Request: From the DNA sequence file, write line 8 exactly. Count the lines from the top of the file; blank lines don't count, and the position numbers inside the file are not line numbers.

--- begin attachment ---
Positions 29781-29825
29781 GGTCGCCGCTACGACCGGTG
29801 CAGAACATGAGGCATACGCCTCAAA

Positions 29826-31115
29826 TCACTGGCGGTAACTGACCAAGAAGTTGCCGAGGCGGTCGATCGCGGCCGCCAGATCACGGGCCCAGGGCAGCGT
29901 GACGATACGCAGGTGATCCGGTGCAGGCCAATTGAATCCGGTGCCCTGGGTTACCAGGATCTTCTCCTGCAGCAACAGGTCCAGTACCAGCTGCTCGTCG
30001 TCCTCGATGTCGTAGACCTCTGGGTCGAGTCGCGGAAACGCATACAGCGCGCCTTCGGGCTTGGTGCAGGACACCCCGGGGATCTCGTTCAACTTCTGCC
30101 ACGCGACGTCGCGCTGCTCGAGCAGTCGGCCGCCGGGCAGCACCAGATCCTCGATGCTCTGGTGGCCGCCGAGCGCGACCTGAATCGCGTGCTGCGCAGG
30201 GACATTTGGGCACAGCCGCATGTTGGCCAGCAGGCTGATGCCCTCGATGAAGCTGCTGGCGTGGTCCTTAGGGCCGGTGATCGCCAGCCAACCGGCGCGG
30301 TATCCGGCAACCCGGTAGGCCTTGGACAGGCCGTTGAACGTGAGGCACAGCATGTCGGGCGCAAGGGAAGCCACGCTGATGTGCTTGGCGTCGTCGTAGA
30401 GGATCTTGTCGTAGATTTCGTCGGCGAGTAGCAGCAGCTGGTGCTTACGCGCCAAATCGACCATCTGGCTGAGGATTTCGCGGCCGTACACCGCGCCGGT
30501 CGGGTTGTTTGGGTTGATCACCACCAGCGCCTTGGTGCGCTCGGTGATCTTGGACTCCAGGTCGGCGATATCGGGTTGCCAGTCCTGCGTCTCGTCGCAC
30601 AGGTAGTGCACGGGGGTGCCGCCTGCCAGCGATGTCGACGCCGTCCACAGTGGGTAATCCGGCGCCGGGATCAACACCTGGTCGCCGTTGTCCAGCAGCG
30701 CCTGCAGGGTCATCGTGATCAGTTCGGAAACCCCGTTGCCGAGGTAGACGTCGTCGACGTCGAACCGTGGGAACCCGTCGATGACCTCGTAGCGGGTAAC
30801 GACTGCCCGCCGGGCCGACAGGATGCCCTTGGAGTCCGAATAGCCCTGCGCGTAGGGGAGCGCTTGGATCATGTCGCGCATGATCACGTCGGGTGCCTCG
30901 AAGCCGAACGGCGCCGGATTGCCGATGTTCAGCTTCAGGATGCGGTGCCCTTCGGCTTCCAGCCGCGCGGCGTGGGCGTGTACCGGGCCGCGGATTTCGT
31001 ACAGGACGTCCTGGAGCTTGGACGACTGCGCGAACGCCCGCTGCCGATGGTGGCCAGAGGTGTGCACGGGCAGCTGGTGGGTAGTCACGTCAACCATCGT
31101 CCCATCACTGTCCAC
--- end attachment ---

30101 ACGCGACGTCGCGCTGCTCGAGCAGTCGGCCGCCGGGCAGCACCAGATCCTCGATGCTCTGGTGGCCGCCGAGCGCGACCTGAATCGCGTGCTGCGCAGG